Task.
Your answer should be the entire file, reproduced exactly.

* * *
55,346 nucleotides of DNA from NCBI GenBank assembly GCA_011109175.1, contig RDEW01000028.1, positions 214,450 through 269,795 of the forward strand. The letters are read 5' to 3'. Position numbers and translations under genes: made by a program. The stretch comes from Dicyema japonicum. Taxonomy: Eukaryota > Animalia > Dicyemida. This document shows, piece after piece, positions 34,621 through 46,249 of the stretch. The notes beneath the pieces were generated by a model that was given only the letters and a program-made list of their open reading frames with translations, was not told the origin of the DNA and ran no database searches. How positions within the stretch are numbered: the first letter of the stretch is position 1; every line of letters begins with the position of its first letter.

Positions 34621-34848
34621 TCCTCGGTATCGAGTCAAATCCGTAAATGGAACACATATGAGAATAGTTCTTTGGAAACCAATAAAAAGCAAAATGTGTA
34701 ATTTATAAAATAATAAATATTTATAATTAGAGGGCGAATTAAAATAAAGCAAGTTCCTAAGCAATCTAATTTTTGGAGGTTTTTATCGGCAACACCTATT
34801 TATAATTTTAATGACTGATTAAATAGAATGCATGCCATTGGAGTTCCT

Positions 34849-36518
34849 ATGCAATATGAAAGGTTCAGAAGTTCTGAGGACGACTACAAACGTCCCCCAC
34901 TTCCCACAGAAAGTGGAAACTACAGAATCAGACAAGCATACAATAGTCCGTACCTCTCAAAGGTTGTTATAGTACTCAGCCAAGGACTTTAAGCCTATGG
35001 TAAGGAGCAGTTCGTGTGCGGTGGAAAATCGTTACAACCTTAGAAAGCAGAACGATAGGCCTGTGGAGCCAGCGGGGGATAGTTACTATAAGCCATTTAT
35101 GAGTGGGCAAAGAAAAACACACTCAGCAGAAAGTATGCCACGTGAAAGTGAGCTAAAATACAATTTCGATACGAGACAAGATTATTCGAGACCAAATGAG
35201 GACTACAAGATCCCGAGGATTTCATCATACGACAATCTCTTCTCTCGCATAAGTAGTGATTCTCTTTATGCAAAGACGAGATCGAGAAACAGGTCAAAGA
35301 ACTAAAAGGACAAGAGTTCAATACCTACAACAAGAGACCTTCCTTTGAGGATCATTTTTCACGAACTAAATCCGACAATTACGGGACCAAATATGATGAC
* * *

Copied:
55,346 nucleotides of DNA from NCBI GenBank assembly GCA_011109175.1, contig RDEW01000028.1, positions 214,450 through 269,795 of the forward strand. The letters are read 5' to 3'. Position numbers and translations under genes: made by a program. The stretch comes from Dicyema japonicum. Taxonomy: Eukaryota > Animalia > Dicyemida. This document shows, piece after piece, positions 34,621 through 46,249 of the stretch. The notes beneath the pieces were generated by a model that was given only the letters and a program-made list of their open reading frames with translations, was not told the origin of the DNA and ran no database searches. How positions within the stretch are numbered: the first letter of the stretch is position 1; every line of letters begins with the position of its first letter.

Positions 34621-34848
34621 TCCTCGGTATCGAGTCAAATCCGTAAATGGAACACATATGAGAATAGTTCTTTGGAAACCAATAAAAAGCAAAATGTGTA
34701 ATTTATAAAATAATAAATATTTATAATTAGAGGGCGAATTAAAATAAAGCAAGTTCCTAAGCAATCTAATTTTTGGAGGTTTTTATCGGCAACACCTATT
34801 TATAATTTTAATGACTGATTAAATAGAATGCATGCCATTGGAGTTCCT

Positions 34849-36518
34849 ATGCAATATGAAAGGTTCAGAAGTTCTGAGGACGACTACAAACGTCCCCCAC
34901 TTCCCACAGAAAGTGGAAACTACAGAATCAGACAAGCATACAATAGTCCGTACCTCTCAAAGGTTGTTATAGTACTCAGCCAAGGACTTTAAGCCTATGG
35001 TAAGGAGCAGTTCGTGTGCGGTGGAAAATCGTTACAACCTTAGAAAGCAGAACGATAGGCCTGTGGAGCCAGCGGGGGATAGTTACTATAAGCCATTTAT
35101 GAGTGGGCAAAGAAAAACACACTCAGCAGAAAGTATGCCACGTGAAAGTGAGCTAAAATACAATTTCGATACGAGACAAGATTATTCGAGACCAAATGAG
35201 GACTACAAGATCCCGAGGATTTCATCATACGACAATCTCTTCTCTCGCATAAGTAGTGATTCTCTTTATGCAAAGACGAGATCGAGAAACAGGTCAAAGA
35301 ACTAAAAGGACAAGAGTTCAATACCTACAACAAGAGACCTTCCTTTGAGGATCATTTTTCACGAACTAAATCCGACAATTACGGGACCAAATATGATGAC